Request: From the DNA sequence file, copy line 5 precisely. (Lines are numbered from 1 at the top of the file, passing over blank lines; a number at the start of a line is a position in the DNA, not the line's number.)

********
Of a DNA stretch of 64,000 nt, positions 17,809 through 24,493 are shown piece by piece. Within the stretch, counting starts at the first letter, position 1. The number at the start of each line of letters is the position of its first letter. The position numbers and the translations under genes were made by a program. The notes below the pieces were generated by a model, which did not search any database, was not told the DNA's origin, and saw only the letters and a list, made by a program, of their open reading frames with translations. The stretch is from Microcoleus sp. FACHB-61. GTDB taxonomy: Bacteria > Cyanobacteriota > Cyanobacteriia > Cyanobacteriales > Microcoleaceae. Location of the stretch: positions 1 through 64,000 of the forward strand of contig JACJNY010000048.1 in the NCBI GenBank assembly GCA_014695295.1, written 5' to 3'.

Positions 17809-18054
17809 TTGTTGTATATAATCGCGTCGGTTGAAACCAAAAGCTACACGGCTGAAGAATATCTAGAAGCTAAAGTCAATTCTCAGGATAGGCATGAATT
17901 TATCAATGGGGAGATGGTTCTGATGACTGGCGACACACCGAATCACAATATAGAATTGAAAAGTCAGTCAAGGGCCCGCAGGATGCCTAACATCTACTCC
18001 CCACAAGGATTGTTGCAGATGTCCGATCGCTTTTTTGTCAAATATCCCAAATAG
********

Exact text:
18001 CCACAAGGATTGTTGCAGATGTCCGATCGCTTTTTTGTCAAATATCCCAAATAG